A History of the Architects Board of Western Australia, 1921-2021

Elizabeth Burns-Dans, The University of Notre Dame Australia
Alexandra Wallis, The University of Notre Dame Australia
Deborah Gare, The University of Notre Dame Australia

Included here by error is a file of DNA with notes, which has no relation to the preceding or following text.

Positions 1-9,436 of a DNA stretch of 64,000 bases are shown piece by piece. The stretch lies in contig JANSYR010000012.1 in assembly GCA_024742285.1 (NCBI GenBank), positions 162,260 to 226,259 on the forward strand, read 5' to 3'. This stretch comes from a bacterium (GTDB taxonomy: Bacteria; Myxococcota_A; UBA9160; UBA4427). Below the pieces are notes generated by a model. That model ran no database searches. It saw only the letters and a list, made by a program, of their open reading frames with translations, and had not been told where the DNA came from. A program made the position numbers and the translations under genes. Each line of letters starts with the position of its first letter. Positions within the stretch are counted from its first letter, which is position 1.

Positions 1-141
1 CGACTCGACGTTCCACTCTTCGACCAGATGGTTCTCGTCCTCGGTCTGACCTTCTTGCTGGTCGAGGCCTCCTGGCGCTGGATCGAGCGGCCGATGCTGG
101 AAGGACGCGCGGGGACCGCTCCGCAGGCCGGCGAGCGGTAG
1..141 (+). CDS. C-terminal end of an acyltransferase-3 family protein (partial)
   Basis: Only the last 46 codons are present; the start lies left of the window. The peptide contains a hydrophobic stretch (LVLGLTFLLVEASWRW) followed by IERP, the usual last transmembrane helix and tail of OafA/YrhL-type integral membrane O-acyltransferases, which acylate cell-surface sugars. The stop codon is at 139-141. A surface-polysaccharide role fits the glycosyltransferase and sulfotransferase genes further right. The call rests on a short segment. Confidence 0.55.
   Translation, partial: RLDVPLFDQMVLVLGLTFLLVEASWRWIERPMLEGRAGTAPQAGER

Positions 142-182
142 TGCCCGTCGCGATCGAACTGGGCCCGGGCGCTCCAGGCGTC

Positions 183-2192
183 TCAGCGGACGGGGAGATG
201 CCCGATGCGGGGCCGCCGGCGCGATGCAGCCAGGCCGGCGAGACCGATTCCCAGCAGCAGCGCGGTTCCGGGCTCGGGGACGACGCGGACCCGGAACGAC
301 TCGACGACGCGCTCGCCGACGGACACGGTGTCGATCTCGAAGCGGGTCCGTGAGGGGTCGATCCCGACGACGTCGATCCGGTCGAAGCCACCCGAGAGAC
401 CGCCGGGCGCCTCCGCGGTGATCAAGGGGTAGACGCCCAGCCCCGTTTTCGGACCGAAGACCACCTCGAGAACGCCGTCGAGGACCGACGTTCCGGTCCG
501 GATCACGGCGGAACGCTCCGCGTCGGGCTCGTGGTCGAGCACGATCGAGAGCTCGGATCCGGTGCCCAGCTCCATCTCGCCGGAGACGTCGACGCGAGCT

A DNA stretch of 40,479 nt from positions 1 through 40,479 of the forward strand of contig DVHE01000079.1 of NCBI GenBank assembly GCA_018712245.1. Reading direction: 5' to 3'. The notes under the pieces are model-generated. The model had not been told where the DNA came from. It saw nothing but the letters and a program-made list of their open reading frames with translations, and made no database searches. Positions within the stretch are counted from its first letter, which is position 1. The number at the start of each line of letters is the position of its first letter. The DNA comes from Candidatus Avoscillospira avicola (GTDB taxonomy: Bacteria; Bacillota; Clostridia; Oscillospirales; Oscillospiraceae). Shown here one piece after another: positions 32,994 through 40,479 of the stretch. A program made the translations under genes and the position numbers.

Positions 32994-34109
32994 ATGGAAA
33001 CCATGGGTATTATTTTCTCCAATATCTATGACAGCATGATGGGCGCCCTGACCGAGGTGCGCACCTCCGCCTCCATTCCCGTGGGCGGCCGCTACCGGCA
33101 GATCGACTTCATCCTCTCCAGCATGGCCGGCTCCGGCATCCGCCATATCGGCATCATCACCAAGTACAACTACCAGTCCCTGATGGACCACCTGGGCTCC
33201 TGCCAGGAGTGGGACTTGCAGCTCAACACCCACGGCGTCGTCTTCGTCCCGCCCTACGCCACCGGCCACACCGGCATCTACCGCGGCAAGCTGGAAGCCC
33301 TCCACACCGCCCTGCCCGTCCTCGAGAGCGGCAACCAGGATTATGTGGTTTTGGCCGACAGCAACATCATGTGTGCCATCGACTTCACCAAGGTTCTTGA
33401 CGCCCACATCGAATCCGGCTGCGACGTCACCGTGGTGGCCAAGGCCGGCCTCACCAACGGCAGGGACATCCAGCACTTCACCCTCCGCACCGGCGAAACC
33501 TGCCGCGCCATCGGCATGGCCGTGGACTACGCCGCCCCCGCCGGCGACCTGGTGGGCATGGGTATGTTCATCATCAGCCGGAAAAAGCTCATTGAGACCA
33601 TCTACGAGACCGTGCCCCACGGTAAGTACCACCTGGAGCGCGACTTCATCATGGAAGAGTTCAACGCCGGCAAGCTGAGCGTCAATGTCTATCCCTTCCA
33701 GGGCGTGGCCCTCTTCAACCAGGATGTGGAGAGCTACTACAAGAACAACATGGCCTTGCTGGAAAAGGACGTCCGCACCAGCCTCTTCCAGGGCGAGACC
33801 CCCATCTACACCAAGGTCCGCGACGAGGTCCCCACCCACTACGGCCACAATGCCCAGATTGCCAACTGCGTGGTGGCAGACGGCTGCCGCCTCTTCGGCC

An economic and population boom in the 1890s created opportunities for architects to find work and fame in Western Australia. Architecture, therefore, became a viable profession for the first time, and the number of practicing architects in the colony (and then state) quickly grew. Associations such as the Western Australian Institute of Architects were established to organise the profession, but as the number of architects grew and Western Australian society matured, it became evident that a role for government was required to ensure practice standards and consumer protection. In 1921, therefore, the Architects Act was passed, and, in the following year, the Architects Board of Western Australia was launched. This report traces the evolution and transformation of professional architectural practice since then, and evaluates the role and impact of the Board in its first century.


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